The actual price paid for acquisitions is dependent on the valuation drivers mentioned above, but nothing drives price more than competition among multiple potential buyers. The most noticeable example of this phenomenon was the competition to acquire Caliber. That transaction was extraordinary for a number of reasons – scarcity value, quality of management, total revenues, a disciplined expansion strategy, and a successful track record over many years.

But perhaps the most important factor was an auction process that created multiple offers from private equity groups (PEGs). With more than 10 PEGs looking at Caliber, the highest bidder prevailed at a price much greater than anyone expected – because of competition!

Smaller sellers are beginning to engage in the same competitive process. In the past, many relied on their personal relationships with acquisition executives at the consolidators and other MSOs, resulting in “exclusive” discussions that prevented the sellers from creating any real competition.

This is rapidly changing as quality sellers recognize their value is enhanced when they engage in a process to bring multiple buyers to the table at the same time. Although not every seller has the potential to attract multiple buyers, there is little downside to exploring the possibilities. Potential buyers don’t walk away from attractive sellers simply because they have some competition. They “sharpen their pencils” and stay engaged in the process.

Recent Prices

The actual prices paid are closely guarded by acquirers and sellers – for good reason. Acquirers don’t want the prices they have paid to drive up prices in the future.  Sellers are bound by confidentiality agreements by their acquirers. These prices paid often are described in terms of multiples of EBITDA which are merely a yardstick for comparing different transactions.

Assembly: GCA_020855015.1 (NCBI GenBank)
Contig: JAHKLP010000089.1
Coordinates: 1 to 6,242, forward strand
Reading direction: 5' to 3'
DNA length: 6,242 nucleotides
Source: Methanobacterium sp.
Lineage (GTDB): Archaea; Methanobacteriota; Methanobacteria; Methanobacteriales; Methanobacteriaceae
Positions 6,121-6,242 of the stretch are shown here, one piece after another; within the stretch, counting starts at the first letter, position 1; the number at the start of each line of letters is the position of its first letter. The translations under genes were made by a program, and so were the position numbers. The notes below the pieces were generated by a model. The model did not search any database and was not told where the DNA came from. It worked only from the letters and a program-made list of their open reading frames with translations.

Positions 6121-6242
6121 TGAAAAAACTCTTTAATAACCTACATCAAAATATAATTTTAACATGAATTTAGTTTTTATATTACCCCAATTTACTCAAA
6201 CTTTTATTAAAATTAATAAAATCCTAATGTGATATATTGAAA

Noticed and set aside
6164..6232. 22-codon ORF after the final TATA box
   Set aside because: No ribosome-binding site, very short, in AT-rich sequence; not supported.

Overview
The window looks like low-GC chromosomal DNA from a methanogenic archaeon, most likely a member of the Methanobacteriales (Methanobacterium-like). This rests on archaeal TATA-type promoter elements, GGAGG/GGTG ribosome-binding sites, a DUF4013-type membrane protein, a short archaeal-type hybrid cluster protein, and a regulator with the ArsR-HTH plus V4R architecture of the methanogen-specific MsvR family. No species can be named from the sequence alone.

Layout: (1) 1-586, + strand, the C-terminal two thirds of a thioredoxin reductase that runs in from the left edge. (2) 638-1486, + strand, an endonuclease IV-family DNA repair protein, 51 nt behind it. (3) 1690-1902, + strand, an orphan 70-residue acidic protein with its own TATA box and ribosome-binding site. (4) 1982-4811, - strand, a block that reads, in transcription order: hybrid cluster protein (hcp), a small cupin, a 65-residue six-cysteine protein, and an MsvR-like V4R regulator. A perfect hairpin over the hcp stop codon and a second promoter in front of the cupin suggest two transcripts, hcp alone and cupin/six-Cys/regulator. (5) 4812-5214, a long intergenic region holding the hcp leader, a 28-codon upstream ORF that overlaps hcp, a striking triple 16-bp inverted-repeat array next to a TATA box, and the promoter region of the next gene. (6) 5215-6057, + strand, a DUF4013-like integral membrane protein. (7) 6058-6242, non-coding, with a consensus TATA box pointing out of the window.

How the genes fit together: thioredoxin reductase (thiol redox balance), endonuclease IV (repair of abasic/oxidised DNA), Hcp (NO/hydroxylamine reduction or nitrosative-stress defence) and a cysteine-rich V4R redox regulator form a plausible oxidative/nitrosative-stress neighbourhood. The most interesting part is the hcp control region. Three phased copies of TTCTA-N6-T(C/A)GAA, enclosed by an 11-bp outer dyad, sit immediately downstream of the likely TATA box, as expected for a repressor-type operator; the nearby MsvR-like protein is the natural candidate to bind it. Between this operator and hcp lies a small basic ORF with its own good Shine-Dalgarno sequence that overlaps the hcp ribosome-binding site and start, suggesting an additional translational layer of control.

Despite all the speculation about the stunning price a consolidator may have paid for some platform MSO in a critical expansion market, deal prices have not been absurdly high. From our industry research and without disclosing any confidential information, we can summarize activity in the past 15 months as follows:

  • Highest prices paid are in the 6.5 – 7.5x reconstructed EBITDA range. These are very rare transactions and the targets are market-dominating platforms in attractive markets with high EBITDA percentages and management with senior leadership potential for the acquirer.
  • Prices are closer to the 5.5 – 6.5x reconstructed EBITDA range for MSOs with significant market presence, high quality operations, and significant tuck-in or bolt-on potential.
  • Smaller one-off acquisitions are in the 3.5– 5.5x reconstructed EBITDA range, generally paid for single shops with limited market leverage, average quality operations, but complementary to existing shops in the market.
  • Asset value purchases, often at depreciated values, are usually single shops with little or no EBITDA, primarily acquired for their location, asset, or capacity value.

So what is your business worth? And what should an acquirer pay for someone else’s business? Using these ideas as guidelines, the conclusion is still “It depends.”

It’s not just a multiple of EBITDA. It depends upon how many bidders are vying for the business. It depends upon the direction of the business’ performance. It depends upon the quality of its management, the amount of improvements an acquirer has to invest in its facilities, the number and quality of its DRP relationships, etc.

“It depends.”

Roberts co-founded Caliber Collision, the world’s first consolidator and now its largest collision repairer. Helping raise more than $125 million in capital for Caliber and other providers, he also led the acquisition of 37 individual shops and MSOs over nearly 10 years. Roberts has more than 15 years experience advising sellers and buyers of middle-market companies. He can be reached at david.roberts@focusbankers.com.